If This Happens to You in the Bathroom, Get Checked for Heart Failure
This condition isn't just bothersome—it could indicate a serious problem.
As average life expectancy continues to increase in the U.S., heart failure is becoming more and more common. Left untreated, this type of heart disease has a tendency to progress rapidly, making early diagnosis important. Unfortunately, heart failure can be hard to detect in early stages, as its subtler symptoms are easy to miss or ignore.
Since some heart failure symptoms are not obviously related to a heart problem, they may be mistaken for signs of a different health issue, or simply dismissed as part the normal aging process. Some of these surprising heart failure symptoms include swollen feet or ankles, various skin abnormalities, heartburn, lack of appetite, overall fatigue, and even jaw or neck pain. But there's another heart failure symptom you may miss, and it has to do with your bathroom habits. Read on to find out what surprising symptom could indicate heart failure, and when to seek medical attention.
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This bladder issue could be a sign of heart failure.
If you find yourself making excessive trips to the bathroom throughout the day or night because you need to pee, you could be experiencing a symptom of heart failure. According to a study published in the June 2018 issue of the International Neurourology Journal, up to 50 percent of patients with heart failure suffer from an overactive bladder and urinary incontinence.
Why? Heart failure weakens your heart and reduces its ability to efficiently pump blood, which can cause multiple problems, including a buildup of fluids. "One of the key findings of heart failure is the accumulation of excess fluid in the body," says Edo Paz, MD, cardiologist and VP of Medical at K Health. "This can lead to typical heart failure symptoms like leg swelling and difficulty breathing. One of the ways that the body responds to this excess fluid is by increasing the amount of urine produced by the kidneys."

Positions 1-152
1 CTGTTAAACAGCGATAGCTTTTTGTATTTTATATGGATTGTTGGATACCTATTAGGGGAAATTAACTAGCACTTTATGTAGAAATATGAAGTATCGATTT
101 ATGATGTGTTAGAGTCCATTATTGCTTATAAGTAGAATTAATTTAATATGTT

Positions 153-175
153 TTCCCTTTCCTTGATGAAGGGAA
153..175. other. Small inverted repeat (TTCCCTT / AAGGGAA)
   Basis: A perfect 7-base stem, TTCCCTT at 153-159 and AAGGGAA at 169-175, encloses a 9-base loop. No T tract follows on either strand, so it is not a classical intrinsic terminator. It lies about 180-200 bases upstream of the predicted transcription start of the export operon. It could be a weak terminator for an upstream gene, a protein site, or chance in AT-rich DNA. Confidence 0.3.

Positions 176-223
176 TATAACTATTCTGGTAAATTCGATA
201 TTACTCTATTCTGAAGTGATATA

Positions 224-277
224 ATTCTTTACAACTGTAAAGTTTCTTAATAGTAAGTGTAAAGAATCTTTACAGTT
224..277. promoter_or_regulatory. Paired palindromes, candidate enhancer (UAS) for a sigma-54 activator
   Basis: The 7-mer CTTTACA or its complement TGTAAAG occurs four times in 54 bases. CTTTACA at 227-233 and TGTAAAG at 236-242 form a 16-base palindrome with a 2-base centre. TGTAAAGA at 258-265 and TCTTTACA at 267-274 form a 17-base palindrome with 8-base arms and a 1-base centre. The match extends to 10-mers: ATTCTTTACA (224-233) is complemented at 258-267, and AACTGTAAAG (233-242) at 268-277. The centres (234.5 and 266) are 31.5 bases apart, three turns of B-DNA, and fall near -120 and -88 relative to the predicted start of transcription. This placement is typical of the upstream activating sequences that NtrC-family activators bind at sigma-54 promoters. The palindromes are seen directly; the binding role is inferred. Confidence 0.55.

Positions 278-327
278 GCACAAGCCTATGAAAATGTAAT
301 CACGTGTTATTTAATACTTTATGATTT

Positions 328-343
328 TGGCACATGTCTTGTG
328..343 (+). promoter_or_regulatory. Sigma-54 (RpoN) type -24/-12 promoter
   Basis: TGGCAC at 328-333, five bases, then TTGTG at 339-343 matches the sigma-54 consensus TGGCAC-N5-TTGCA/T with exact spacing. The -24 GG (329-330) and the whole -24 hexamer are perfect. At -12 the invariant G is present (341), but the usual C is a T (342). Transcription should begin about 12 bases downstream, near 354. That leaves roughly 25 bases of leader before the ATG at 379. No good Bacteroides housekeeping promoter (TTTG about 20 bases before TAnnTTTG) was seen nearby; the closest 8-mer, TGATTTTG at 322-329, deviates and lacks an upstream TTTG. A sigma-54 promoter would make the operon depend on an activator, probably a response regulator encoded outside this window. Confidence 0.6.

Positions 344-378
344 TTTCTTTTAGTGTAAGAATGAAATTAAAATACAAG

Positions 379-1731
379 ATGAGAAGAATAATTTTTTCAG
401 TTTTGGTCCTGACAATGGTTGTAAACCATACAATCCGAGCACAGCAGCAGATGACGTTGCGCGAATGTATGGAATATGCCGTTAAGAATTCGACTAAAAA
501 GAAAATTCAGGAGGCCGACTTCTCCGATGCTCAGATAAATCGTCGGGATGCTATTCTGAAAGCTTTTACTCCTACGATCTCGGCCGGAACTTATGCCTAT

This extra urine in the kidneys then makes its way to the bladder, causing the need to pee more often.
What constitutes frequent urination?
So, how many bathroom trips are too many bathroom trips? According to the Bladder and Bowel Community, urinating six or seven times in 24 hours is about average. However, this number is obviously affected by other lifestyle and health factors including age, level of physical activity, volume and type of liquids consumed, certain medications, and other health conditions. They say using the bathroom anywhere from four to ten times a day is within normal range.
If you are consistently peeing more than ten times a day, going more often than usual unrelated to other factors, or just feel that something is off, you may want to visit a cardiologist.
"Most people know their bodies better than any doctor does," Parag Joshi, MD, told Johns Hopkins Medicine. "In general, if you constantly feel something isn't 'right' or isn't what you're used to, that warrants medical attention."
Heart failure medication can make this symptom worse.
For those already diagnosed with heart failure, several types of widely-used treatments for the condition can also affect the bladder and its functions. "Doctors frequently prescribe medications like diuretics that encourage increased urine output to improve symptoms," says Paz.
Because their main function is to relieve some of the fluid buildup caused by heart failure, these medications can make people need to pee more often. This is typically more noticeable and troublesome at night, referred to as nocturia, which is why doctors typically recommend that patients avoid taking them in the evening before bed.
Frequent urination has plenty of other causes.
According to Paz, there are many other conditions or factors besides heart failure which can lead to frequent urination. He lists excess consumption of fluids or caffeine, diabetes, urinary tract infections, benign prostatic hyperplasia, interstitial cystitis, and overactive bladder as a few alternative causes.
Looking at any other symptoms you may be experiencing can help identify the underlying cause of frequent urination, says Paz. And if needing to pee a lot is your only complaint, your heart is unlikely to be the culprit.
"Heart failure is less likely to cause frequent urination in isolation," he explains. "Instead, heart failure is typically associated with other symptoms like shortness of breath, leg swelling, and fatigue. If frequent urination is the only symptom, it is more likely to be a cause other than heart failure."
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